We hear so much about COVID limiting Physical Education options as students are quarantined, classrooms are virtual, and district policies change by the minute. The truth is, Physical Education started evolving virtually even before COVID began forcing education experts to rethink how learning is delivered. In the late 1990’s, Physical Education took a backseat as students began to take additional courses, advanced placement classes, and multiple electives to round out their college applications. Statistics now show that a reduction in physical activity has a direct correlation to increased childhood obesity, depression, and anxiety.
There are several ways to ensuring kids stay consistently involved in physical activity instead of the video games, tablets, or cell phones that call their names. The first is to make physical activity something they love. An early love for physical activity will carry through as students begin their college prep years on into adulthood. But how do you do that in a virtual world?
Incorporate games like Bingo, where kids can mark off activities as they go through the week or a Scavenger Hunt to find items in their home or yard. Another great way to foster creativity is to ask kids what exercise or sports they’ve always wanted to learn. You may find that a desire to learn a new sport or activity is shared by several other students. That can become a springboard to teach it virtually, or to incorporate a specialized activity taught by skilled outside educators.
Make it Accessible.
In the gymnasium, kids have a huge area to play and a cornucopia of resources to pick from. But at home, kids are limited by available space, space for the activity itself, or even basic resources like jump ropes and hula hoops. What’s a Physical Education teacher to do?
- Offer modifications. If they don’t have a jump rope, what do they have? If they need a balloon and don’t have one, what can you suggest they use that’s similar?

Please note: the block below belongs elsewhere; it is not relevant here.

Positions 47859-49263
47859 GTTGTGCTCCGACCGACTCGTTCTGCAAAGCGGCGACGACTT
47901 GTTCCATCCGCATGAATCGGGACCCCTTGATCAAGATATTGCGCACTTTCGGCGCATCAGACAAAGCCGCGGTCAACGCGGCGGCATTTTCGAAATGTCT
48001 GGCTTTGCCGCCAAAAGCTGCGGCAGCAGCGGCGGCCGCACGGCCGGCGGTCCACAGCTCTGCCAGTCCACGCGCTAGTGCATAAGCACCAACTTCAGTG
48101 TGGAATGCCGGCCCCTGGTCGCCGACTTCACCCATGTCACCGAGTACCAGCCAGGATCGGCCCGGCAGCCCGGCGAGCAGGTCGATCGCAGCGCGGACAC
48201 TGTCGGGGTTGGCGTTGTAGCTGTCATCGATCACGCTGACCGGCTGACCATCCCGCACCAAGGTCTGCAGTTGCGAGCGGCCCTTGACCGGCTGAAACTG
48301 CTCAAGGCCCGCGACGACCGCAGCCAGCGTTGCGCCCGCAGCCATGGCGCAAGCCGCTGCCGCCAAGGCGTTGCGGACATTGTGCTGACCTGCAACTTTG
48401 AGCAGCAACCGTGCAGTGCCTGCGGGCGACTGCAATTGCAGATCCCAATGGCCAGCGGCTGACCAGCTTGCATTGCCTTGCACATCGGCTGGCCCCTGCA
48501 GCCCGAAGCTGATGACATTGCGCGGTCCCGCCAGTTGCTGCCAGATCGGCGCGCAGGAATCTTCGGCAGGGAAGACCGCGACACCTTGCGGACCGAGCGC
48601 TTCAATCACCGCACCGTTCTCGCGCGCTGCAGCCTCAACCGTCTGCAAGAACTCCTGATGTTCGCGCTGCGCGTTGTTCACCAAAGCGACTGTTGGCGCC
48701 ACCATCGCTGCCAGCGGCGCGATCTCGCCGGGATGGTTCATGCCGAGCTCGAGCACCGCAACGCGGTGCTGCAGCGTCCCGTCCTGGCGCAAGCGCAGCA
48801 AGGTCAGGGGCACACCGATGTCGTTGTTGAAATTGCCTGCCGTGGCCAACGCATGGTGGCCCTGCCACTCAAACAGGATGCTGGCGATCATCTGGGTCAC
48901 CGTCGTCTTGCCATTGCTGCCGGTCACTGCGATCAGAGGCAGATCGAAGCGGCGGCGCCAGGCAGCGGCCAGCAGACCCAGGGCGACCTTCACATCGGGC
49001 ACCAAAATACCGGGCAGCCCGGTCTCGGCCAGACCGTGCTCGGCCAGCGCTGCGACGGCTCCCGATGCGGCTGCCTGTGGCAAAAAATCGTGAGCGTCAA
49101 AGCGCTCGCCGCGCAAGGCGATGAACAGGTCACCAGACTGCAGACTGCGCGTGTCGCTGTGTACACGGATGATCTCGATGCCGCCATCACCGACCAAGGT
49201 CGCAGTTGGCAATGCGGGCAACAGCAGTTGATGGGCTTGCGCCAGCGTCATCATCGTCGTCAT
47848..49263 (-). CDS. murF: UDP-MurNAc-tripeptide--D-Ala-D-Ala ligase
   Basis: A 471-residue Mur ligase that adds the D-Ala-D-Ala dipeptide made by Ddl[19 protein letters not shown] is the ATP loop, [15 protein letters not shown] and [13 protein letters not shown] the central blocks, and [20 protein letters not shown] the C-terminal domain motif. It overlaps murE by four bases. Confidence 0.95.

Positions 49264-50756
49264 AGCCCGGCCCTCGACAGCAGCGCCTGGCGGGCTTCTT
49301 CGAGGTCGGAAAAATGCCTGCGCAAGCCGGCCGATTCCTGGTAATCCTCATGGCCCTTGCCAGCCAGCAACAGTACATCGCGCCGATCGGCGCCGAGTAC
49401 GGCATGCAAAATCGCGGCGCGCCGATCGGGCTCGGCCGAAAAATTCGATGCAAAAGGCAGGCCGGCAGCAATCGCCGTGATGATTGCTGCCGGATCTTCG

- Consider accommodations. Are there students with special needs, or physical limitations? Kids who aren’t as physically fit as other students? Kids have fun when they feel included. How can you include them in your activity so that every kid belongs?
- Use what you’ve got. What does every kid have? A body! No matter what online connection type a kid is using, or what type of video chat they’re using, every kid has a body. If you can get that body going through videos, flash cards, emailed activities or other resources you can work around any other limitations.
Flexibility—switch it up.
Research shows that learning something new helps build new brain cells and makes the connection between existing cells stronger. Learning new activities strengthens the brain, improves concentration, problem solving, and memory. Skillastics ® offers a unique digital virtual learning program that offers specialty activities like Folklorico, Yoga, Martial Arts, or Sport Stacking. When kids master one type of program, they can try something new. Because each program is a self-run program led by experts in their field, the individual physical education instructor doesn’t have to be the expert in that activity!
Change the Scenery.
Move it outdoors! The CDC’s Physical Activity Guidelines for Kids recommends that kids from ages 6 to 17 have at least an hour of physical activity per day. When kids are in a virtual setting that hour can be difficult to find. In fact, only 24% of kids in this age group are actually achieving that hour of activity. One solution is to move physical activity outdoors and consider Geocaching. Geocaching can be socially distanced, and with parents, family members, or older siblings. Participants use a GPS or Global Positioning System on their phone app to hide and seek containers that are left at outdoor locations with the specified coordinates. It’s free, there’s no age limit, and you can find multiple apps, podcasts, and program.
Don’t Forget Connection.
When kids are virtually connected to school, they can miss out on the human connection with their peers and instructors. Passionate teachers who stay connected with their students create an environment of love through the relationships they build. When students know you still care even through the screen, it can fill the void of human interaction from in-person classes. In turn, a simple physical education class can become their favorite hour of the day.
About the Author
Sandy Slade is the CEO & Founder of Skillastics®, the all-in-one solution for After School and PE instructors that make physical activity simple.
Skillastics® is enjoyed by over 10 million students in more than 25,000 educational settings nationwide.